As China and US pledge to work together on climate, Australia undermines COP26 outcomes

As China and US pledge to work together on climate, Australia undermines COP26 outcomes

The world’s two largest emitters of carbon emissions, the United States and China, have revealed a new agreement outlining that they will work together to fight climate change this decade.

The deal, which is thought to have surprised many other countries including the host of COP26, the United Kingdom, agrees to reduce methane emissions, phase out coal consumption, limit deforestation, reduce emissions from transport, energy, and industry, and accelerate the transition to a global net zero economy.

Critically, both superpowers acknowledged in the statement they are committed to keeping the global average temperature increase to 1.5 degrees. They also acknowledged there is currently a “significant gap” between current policies and the actions that need to be taken in the 2020s to meet this goal.

“The two sides recall their intention to continue discussing, both on the road to COP 26 and beyond, concrete actions in the 2020s to reduce emissions aimed at keeping the Paris Agreement-aligned temperature limit within reach,” the statement reads.

The deal between the United States and China to put aside their other political differences and work on together on climate is being considered as a major global milestone.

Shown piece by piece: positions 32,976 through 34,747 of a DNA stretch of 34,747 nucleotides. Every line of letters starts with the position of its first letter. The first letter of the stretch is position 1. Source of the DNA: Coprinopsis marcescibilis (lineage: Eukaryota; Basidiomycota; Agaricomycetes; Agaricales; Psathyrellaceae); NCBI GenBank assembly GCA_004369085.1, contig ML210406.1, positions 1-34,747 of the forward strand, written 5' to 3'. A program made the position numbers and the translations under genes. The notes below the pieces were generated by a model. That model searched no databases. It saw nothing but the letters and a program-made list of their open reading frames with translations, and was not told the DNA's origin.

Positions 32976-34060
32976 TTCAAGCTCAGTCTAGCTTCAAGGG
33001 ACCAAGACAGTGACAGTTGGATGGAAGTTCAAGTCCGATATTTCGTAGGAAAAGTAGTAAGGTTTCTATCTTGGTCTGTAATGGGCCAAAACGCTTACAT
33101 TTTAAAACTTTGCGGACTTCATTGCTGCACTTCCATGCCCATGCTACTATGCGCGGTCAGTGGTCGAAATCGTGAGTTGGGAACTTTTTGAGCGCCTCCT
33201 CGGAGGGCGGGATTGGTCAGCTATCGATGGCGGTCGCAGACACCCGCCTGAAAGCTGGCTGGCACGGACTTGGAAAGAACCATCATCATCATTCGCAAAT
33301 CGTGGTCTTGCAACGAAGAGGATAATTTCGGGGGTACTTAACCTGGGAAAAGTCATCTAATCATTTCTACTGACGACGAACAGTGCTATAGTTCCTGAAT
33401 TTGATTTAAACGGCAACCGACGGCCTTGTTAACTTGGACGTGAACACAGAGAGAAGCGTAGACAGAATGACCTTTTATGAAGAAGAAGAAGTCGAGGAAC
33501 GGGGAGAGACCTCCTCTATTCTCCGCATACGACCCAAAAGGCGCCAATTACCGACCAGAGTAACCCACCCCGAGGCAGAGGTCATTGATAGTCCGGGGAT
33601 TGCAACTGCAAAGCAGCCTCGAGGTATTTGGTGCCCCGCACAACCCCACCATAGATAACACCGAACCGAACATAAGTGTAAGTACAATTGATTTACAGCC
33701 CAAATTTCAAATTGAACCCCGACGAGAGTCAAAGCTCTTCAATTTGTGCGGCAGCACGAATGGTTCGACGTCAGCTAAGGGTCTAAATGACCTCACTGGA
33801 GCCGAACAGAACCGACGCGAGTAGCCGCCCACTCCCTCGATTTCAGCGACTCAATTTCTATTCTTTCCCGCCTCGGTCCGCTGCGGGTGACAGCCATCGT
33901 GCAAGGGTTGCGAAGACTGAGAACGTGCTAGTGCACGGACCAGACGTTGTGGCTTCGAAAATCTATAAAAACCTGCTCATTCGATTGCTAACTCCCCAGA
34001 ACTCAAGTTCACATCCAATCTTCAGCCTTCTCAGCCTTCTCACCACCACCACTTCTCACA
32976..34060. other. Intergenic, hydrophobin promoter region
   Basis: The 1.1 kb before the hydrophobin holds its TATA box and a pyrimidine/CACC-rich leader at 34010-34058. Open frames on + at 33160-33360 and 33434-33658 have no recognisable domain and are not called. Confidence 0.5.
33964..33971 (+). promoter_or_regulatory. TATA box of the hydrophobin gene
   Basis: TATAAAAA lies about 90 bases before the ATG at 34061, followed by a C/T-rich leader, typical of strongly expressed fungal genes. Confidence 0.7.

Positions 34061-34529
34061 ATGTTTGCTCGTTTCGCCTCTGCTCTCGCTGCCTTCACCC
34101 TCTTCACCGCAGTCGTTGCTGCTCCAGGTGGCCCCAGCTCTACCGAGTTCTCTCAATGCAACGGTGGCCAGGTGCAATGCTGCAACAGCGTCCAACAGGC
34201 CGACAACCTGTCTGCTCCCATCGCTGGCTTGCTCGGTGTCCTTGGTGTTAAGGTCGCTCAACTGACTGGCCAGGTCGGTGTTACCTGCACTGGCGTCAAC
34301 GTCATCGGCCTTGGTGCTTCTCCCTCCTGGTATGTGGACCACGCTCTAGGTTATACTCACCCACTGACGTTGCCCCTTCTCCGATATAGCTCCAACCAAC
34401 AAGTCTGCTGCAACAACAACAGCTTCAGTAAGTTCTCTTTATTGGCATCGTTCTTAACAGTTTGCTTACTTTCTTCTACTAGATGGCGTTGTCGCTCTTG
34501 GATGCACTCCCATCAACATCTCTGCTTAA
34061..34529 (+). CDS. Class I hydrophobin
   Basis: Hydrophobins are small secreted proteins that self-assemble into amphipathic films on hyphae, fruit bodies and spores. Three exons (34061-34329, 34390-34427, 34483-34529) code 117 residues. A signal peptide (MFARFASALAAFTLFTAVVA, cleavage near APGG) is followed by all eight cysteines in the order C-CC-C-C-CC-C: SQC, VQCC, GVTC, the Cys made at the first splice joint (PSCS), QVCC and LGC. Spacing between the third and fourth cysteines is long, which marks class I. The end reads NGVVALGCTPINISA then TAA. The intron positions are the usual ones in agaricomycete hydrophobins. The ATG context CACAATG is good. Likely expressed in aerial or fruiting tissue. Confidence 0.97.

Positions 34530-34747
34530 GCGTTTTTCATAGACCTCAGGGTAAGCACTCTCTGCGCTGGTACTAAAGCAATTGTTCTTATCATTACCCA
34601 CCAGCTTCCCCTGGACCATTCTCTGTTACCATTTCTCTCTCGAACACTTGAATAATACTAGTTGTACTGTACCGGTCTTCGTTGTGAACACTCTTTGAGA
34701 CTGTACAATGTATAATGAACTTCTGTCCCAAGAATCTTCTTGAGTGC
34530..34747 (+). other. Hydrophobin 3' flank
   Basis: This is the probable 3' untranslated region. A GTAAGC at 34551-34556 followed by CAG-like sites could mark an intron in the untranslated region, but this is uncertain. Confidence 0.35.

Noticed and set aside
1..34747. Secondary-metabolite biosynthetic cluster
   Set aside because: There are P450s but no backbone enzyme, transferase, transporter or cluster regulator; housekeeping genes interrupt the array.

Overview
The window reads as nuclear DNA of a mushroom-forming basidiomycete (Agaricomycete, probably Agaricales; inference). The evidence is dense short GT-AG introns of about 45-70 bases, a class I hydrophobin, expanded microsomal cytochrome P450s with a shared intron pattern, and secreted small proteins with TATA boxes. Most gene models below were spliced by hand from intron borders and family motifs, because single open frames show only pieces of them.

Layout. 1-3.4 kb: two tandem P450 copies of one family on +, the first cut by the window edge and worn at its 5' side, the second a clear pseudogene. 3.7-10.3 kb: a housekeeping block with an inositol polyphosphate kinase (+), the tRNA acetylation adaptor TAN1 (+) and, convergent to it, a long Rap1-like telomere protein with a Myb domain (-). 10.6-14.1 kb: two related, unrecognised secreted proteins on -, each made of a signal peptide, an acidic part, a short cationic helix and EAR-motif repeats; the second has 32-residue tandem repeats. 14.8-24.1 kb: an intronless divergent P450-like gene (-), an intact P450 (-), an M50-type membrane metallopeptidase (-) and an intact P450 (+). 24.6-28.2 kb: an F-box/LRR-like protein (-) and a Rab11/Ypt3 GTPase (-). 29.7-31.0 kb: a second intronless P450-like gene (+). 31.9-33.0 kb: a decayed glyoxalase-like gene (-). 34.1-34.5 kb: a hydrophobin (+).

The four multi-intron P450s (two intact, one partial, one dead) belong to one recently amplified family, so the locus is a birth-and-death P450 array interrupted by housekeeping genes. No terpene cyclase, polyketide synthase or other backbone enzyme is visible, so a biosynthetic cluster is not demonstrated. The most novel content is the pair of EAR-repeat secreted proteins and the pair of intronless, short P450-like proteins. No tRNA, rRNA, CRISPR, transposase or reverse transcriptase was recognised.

The United Nations Secretary General Antonio Guterres praised the collaboration, saying “Tackling the climate crisis requires international collaboration and solidarity, and this is an important step in the right direction”.

Xie Zhenhua, China’s climate negotiator, told the media there is “more agreement between China and US than divergence”.

“We both see that the challenge of climate change is an existential and severe one,” he said.

“We will take our due responsibilities and work together.”

The news of the climate agreement between the two countries positions Australia as a global outlier when it comes to efforts to limit warming to 1.5 degrees. At COP26, the Morrison government has declined to increase its 2030 emissions reduction target – which currently sits at 26 to 28 per cent – despite pressure from some of its closest allies including the UK and the US.

It’s also been reported that the Australian government is now working with some other countries to water down the terms of the draft Glasgow accord, that was released on Wednesday and is set to be negotiated over the final days of COP26.

The draft of outcomes give countries that have not submitted a new or updated 2030 target at COP26 another 12 months to “revisit and strengthen” their 2030 comittments. Australia is reportedly in a group working to have that element of the draft removed.

Australia has also refused to join more than 40 countries that have committed at COP26 to end the use of coal in electricity generation by 2030, and refused to join the global pledge led by US and EU to cut methane emissions, one of the most potent greenhouse gases.

Australia’s lack of ambition on climate is truly sinking in for many other nations now. Days ago, Barbados Prime Minister Mia Mottley gave an impassioned plea to wealthy countries to do more. She said a 2 degrees increase in global temperatures would be a “death sentence” for small island nations.

“We do not want that dreaded death sentence, and we have come here today to say, ‘Try harder’,” she said.

“Failure to provide enough critical funding to small island nations is measured in lives and livelihoods in our communities. This is immoral, and it is unjust.

“Are we so blinded and hardened that we can no longer appreciate the cries of humanity?” 

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